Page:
Under paragraph 6 of the certification, a foreign bank certifies that it understands that each financial institution in the United States at which it maintains a correspondent account may provide a copy of the certification to the Secretary of the Treasury and the Attorney General of the United States, or their delegees.

Paperwork Reduction Act

The collection of information contained in the certification have been reviewed under the requirements of the Paperwork Reduction Act (44 U.S.C. 3507(j)) and, pending receipt and evaluation of public comments, approved by the Office of Management and Budget (OMB) under control 1505-0184. An agency may not conduct or sponsor, and a person is not required to respond to, a collection of information unless it displays a currently valid OMB control number.

Comments concerning the collection of information should be directed to OMB, Attention: Desk Officer for the Department of the Treasury, Office of Information and Regulatory Affairs, Washington, DC 20503. Any such comments should be submitted not later than January 28, 2002.

Comments are specifically requested concerning:

Whether the collection of information is necessary for the proper performance of the functions of the Department of the Treasury, including whether the information will have practical utility;

The accuracy of the estimated burden associated with the collection of information (see below);

How to enhance the quality, utility, and clarity of the information to be collected;

How to minimize the burden of complying with the collection of information, including the application of automated collection techniques or other forms of information technology; and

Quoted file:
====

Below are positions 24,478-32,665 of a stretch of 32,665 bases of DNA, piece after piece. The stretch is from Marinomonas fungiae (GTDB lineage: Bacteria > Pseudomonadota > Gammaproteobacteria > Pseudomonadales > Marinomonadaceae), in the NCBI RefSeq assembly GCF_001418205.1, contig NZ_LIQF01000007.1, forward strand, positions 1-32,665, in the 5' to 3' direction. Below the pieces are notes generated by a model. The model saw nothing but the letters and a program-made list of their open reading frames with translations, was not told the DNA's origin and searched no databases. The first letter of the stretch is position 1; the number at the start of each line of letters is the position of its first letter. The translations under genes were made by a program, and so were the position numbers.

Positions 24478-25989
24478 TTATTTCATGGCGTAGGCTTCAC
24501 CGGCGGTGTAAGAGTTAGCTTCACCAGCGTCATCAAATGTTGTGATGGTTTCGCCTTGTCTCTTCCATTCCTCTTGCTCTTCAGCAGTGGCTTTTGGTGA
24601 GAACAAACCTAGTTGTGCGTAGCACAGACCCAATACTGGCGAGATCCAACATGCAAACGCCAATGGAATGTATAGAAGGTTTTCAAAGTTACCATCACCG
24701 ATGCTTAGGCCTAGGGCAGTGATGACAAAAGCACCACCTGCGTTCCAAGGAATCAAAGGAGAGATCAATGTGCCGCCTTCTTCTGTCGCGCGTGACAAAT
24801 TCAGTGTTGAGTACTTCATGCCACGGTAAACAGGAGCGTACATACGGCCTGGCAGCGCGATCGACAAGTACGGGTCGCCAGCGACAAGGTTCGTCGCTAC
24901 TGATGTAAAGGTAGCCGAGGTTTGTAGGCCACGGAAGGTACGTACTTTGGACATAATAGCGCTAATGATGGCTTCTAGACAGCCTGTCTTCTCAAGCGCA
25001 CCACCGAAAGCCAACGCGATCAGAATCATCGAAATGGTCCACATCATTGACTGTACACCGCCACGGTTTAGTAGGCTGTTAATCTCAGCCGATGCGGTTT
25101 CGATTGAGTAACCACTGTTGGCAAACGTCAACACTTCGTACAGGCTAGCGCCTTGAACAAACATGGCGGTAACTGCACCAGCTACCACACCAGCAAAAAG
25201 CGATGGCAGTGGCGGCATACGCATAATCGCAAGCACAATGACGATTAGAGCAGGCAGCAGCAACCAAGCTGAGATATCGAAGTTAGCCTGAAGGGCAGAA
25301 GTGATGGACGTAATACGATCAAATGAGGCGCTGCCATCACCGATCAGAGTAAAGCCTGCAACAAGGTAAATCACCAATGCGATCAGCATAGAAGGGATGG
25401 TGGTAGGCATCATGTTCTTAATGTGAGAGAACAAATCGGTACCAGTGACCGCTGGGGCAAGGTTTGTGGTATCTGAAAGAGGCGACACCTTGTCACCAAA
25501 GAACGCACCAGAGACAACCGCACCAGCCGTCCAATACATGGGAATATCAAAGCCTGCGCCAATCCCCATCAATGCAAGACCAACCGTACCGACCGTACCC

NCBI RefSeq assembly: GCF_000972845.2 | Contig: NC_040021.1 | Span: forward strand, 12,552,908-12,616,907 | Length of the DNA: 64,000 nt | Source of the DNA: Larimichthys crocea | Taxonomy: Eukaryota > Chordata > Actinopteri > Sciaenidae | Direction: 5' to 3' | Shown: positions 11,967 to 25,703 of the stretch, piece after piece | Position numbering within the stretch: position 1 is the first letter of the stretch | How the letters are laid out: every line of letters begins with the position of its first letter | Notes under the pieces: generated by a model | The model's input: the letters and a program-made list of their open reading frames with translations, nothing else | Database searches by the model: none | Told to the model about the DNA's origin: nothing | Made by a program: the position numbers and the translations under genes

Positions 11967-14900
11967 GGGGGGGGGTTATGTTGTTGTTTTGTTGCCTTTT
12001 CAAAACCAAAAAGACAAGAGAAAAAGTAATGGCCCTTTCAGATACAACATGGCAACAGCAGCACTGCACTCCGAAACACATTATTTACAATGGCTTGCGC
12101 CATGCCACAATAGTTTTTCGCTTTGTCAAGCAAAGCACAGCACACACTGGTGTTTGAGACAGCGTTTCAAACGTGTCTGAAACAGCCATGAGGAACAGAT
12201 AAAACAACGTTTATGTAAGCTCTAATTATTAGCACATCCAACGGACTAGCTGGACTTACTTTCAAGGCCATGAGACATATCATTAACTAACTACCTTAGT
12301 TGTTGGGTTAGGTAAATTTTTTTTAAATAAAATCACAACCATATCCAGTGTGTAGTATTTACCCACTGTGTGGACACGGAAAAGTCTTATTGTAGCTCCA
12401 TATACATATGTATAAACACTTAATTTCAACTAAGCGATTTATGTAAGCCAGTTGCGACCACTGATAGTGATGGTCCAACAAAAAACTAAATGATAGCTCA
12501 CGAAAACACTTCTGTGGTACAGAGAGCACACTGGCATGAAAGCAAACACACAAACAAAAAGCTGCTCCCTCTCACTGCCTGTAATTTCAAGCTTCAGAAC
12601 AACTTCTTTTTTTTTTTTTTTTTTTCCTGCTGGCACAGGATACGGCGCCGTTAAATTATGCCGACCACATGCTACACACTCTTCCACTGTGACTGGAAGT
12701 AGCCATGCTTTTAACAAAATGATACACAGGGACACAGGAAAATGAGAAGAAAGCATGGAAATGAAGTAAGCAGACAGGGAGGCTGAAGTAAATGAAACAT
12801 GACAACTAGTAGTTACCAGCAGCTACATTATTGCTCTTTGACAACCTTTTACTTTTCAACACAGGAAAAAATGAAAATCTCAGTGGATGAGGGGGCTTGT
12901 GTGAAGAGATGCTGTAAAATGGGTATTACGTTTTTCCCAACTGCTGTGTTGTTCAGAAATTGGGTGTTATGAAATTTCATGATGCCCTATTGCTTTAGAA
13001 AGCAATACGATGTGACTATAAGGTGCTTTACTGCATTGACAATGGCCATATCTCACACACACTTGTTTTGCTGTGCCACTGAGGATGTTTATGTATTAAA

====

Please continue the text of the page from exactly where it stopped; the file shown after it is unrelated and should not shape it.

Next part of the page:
Estimates of capital or start-up costs and costs of operation, maintenance, and purchase of services to provide information.

The collection of information in the certification will enable financial institutions, on an interim basis, to comply with the requirements of sections 313 and 319(b) of the USA PATRIOT Act of 2001. This information will be used to verify compliance by financial institutions with these provisions. The respondents are foreign banks that establish or maintain correspondent accounts with U.S. financial institutions. The reporting of this information by foreign banking institutions is voluntary; however failure to provide the information may preclude the establishment or the continuation of correspondent accounts with U.S. financial institutions.

Estimated total annual reporting burden: 180,00 hours.

Estimated number of respondents: 9,000.

Estimated average annual reporting burden per respondent: 20 hours.

Estimated annual frequency of responses: Once.

II. Certification

The following form of certification may be used by a covered financial institution for purposes of this notice. A covered financial institution may use other means to obtain the information necessary to satisfy its obligations under section 5318(j) or 5318(k).

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Dated: November 20, 2001.

David D. Aufhauser,

General Counsel.

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Footnotes

1.  The Office of the Comptroller of the Currency, the Office of Thrift Supervision, the Board of Governors of the Federal Reserve System, the Federal Deposit Insurance Corporation, the Commodities Futures Trading Commission, and the Securities and Exchange Commission.

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2.  The same family means parents, spouses, children, siblings, uncles, aunts, grandparents, grandchildren, first cousins, second cousins, stepchildren, stepsiblings, parents-in-law and spouses of any of the foregoing.

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BILLING CODE 4810-25-M

[FR Doc. 01-29468 Filed 11-21-01; 3:04 pm]

BILLING CODE 4810-25-C